This blog is written weekly by Dock David Treece, a registered investment advisor with Treece Investment Advisory Corp. It is meant to share insight of investment professionals, including Dock David and his father, Dock, and brother, Ben, with the public at large. The hope is that the knowledge shared will help individuals to better navigate the investment world.

Sunday, February 22, 2009

Revisit your retirement plan

In today’s changing investment climate, it is well worth many investors’ time to learn about their retirement plans. Whether they contribute to an IRA or have an employer-sponsored plan (i.e.: 401(k)), investors ought to learn their respective rules and features. While IRA’s, being individually established and self-directed, are much less restrictive, many of these rules apply more for 401(k)’s, but are worthwhile for everyone to consider. First and foremost in any retirement plan, investors should learn about their investment options. Many company-sponsored plans have a limited list of investment options from which employees can choose, while others are more open-ended. And while some plans are quite restrictive in their investment options, they also have provisions allowing the employee to rollover their 401(k) into an IRA, which has many more options. All these rules are worth the little time it takes to study them.

Even more importantly in today’s economic environment, investors need to change the way they look at their retirement accounts. With social security under-funded and quickly falling out of favor, Americans need to look at their own savings as their primary retirement fund. As such, retirement accounts need attention, more than they used to. We are entering a period where there is good money to be made; but, unlike previous years, only in select investments. Here are a few steps readers can follow to prepare themselves:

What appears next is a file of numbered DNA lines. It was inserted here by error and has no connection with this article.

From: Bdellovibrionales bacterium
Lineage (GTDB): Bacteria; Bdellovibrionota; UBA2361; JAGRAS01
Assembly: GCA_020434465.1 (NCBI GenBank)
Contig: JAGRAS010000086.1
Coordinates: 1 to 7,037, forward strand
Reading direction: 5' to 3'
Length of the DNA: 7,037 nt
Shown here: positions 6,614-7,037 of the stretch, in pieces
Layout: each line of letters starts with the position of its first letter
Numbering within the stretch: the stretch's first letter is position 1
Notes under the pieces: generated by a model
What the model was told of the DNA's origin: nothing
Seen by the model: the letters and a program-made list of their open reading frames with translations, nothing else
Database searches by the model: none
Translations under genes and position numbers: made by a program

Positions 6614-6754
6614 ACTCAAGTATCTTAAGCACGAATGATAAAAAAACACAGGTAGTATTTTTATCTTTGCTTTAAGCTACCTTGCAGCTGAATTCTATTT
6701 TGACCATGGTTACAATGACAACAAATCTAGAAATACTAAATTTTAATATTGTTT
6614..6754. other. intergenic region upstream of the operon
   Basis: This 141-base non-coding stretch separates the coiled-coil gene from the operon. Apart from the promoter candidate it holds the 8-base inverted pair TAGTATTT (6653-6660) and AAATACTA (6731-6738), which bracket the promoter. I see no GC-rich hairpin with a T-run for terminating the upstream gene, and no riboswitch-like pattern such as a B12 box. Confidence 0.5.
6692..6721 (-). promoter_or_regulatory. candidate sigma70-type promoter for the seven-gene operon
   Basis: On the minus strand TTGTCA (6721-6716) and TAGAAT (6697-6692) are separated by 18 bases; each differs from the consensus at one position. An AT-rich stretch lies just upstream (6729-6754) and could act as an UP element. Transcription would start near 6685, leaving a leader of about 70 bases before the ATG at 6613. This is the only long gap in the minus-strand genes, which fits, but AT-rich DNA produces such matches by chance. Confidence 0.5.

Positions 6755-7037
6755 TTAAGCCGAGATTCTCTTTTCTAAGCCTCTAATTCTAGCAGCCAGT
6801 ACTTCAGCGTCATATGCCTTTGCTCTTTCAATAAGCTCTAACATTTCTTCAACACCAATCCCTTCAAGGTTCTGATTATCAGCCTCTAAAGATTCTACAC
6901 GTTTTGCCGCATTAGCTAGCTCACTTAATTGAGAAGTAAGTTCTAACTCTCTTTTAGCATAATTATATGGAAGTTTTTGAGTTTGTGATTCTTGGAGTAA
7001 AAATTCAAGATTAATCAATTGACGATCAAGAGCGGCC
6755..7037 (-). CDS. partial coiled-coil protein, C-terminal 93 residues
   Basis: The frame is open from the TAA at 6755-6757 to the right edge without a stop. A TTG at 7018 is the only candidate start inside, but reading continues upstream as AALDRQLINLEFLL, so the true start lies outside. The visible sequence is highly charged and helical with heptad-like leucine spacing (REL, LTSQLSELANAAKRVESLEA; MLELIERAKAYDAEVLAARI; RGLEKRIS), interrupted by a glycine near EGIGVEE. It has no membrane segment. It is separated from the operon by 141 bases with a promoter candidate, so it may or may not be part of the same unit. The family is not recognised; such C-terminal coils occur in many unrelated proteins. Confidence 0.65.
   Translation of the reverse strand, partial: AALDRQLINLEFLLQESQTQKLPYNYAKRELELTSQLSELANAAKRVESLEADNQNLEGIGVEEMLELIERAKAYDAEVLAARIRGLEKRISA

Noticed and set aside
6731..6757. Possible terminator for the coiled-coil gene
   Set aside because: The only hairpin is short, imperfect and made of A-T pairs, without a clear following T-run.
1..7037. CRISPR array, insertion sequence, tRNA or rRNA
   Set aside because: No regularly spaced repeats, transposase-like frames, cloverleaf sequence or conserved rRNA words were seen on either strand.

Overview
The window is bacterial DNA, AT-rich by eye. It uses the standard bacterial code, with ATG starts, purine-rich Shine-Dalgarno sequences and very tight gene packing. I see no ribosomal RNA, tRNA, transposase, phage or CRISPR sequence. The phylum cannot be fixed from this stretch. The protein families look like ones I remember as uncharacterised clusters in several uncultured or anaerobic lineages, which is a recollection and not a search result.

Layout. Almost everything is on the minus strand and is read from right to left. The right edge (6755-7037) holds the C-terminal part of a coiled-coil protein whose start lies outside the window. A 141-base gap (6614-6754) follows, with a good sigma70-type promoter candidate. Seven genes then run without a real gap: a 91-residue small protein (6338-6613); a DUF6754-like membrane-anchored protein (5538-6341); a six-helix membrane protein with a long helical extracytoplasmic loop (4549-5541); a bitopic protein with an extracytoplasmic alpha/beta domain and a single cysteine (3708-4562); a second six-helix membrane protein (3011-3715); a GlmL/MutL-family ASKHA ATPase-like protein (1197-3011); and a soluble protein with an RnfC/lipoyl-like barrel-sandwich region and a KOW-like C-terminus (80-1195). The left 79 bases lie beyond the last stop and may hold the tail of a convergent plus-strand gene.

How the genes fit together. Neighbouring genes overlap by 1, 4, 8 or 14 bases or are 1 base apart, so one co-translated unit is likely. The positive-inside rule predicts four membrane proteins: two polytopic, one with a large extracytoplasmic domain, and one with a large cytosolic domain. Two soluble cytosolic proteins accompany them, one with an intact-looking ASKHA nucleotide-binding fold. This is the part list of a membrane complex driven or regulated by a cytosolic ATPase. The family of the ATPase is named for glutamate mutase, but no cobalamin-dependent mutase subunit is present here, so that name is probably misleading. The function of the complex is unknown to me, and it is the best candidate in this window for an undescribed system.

1. Adjust your investment horizon to fit your profile. If you’re 30 years old, recognize that you probably aren’t going to retire anytime soon (Mega Millions aside). Invest with this timeline in mind, recognizing that you have decades to recoup recent losses. This brings up an important note: This doesn’t mean that you can simply buy into an investment and forget about it, just adopt the right mindset.


  2. Develop an investment strategy and stick to it; don’t be discouraged by the day-to-day fluctuations of the market. Decide what level of contributions you are comfortable with and what investments allow you to sleep at night.


  3. Don’t stop contributing to your retirement plan unless cash flow is a serious issue. With deep discounts to be found in stocks and corporate debt, it is extremely expensive to let fear get the better of you. Look at investment opportunities objectively to judge what looks good fundamentally but may have been sold down with the rest of the market.



For those with employer-sponsored retirement plans, here is perhaps the most important piece of advice we can offer: Find out whether your plan provides you with an advisor you can talk to. They should be able to teach you a lot of the ins and outs of your retirement plan, as well as discuss investment options. If an advisor isn’t made available to you and you don’t feel comfortable researching these issues yourself, please seek one out. Find an advisor that doesn’t charge for time (ask their secretary if you’re not sure) and get professional opinions on what you can do to be best-prepared for your retirement.



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